No data were obtained for three trials as there were no publications associated with the trial, and there was no response to our request from the trial team or Chief Investigator. Trials that used a combination were conducted across a range of settings, including long-term care settings such as care homes Study ID 07 , primary care Study ID 09 , as well as acute critical care settings Study ID Only a small proportion of clinical trials include adults who lack capacity to consent, even in populations with conditions which can be characterised by impaired decision-making capacity.

Despite the size of the population of people who lack capacity in England and Wales being roughly equivalent to the number of people living with cancer in the UK [ 37 ], the number of clinical trials that include participants who lack capacity appears to be considerably lower than the number of cancer trials. The number of cancer patients in the UK participating in clinical studies has risen dramatically in the past decade from one in 26, to around one in six patients diagnosed [ 38 ]. Our findings suggest that this under-representation is seen in a range of different populations experiencing impaired capacity.

The data suggest that professionals acting as a nominated consultee or professional legal representative for an adult who lacks capacity to consent is not a rare occurrence and, in some trials, they alone take on this role. There may be a number of factors affecting who is involved in decisions about research participation.

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It may be linked to the timeframes within which the participant needs to be recruited in an acute setting and the subsequent availability of a family member within that timeframe. It was also reported by one trial that family members of care home residents sometimes felt unable to make a decision on behalf of their relative, and therefore consider the care home staff better placed to do so, whilst others failed to respond to contact by the research team.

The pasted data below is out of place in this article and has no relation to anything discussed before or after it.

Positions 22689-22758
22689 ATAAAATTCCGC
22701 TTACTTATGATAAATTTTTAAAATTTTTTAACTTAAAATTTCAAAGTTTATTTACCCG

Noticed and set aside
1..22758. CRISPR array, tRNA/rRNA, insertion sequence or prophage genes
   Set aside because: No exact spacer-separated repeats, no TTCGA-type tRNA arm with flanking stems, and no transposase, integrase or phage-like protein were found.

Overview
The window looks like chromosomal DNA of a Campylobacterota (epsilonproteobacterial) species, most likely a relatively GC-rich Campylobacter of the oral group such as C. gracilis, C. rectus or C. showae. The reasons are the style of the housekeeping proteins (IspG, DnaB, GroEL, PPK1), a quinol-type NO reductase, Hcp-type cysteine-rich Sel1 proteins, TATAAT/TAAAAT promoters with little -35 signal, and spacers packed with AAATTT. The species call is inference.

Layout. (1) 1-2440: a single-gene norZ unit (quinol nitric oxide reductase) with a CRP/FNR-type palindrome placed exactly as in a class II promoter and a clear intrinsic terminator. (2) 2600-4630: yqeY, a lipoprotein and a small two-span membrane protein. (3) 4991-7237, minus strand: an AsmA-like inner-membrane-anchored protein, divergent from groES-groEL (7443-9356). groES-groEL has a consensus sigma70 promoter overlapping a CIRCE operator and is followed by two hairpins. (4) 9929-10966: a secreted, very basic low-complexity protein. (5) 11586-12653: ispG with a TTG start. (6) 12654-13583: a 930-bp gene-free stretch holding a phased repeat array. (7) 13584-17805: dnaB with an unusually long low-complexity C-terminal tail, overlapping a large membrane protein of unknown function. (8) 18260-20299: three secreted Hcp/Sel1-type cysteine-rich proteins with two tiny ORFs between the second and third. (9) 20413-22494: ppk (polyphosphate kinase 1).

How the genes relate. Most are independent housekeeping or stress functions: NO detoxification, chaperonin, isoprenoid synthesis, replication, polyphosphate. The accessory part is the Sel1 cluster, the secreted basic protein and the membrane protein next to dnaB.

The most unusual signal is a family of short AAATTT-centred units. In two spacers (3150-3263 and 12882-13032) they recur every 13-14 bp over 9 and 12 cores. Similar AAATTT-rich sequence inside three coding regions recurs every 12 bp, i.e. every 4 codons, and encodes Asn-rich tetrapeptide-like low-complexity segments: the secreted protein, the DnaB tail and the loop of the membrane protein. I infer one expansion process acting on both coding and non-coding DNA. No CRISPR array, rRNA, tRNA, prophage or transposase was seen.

There are concerns about whether those acting as nominated consultees and professional legal representatives are sufficiently informed and prepared for their role.

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Our previous research has shown that there is a lack of knowledge amongst health and social care professionals about the legislation governing research involving adults who lack capacity [ 33 ], leading to concerns about the confidence and competence of care professionals when including those who lack capacity in their care in medical research. As a result, guidance for professionals is urgently needed beyond that briefly included in the Mental Capacity Act Code of Practice [ 2 ]. There is also a need for further research to examine the informational needs of health and social care professionals acting as nominated consultees and professional legal representatives and explore how they approach decision-making in such ethically complex roles.

As reported in our previous study [ 29 ] there are a number of limitations to note. Whilst capacity is considered to be time and decision-specific rather than global [ 3 ], the circumstances under which a consultee or legal representative is required, and whether their relationship with the adult who lacks capacity to consent is a personal or professional relationship, are relevant factors in this context.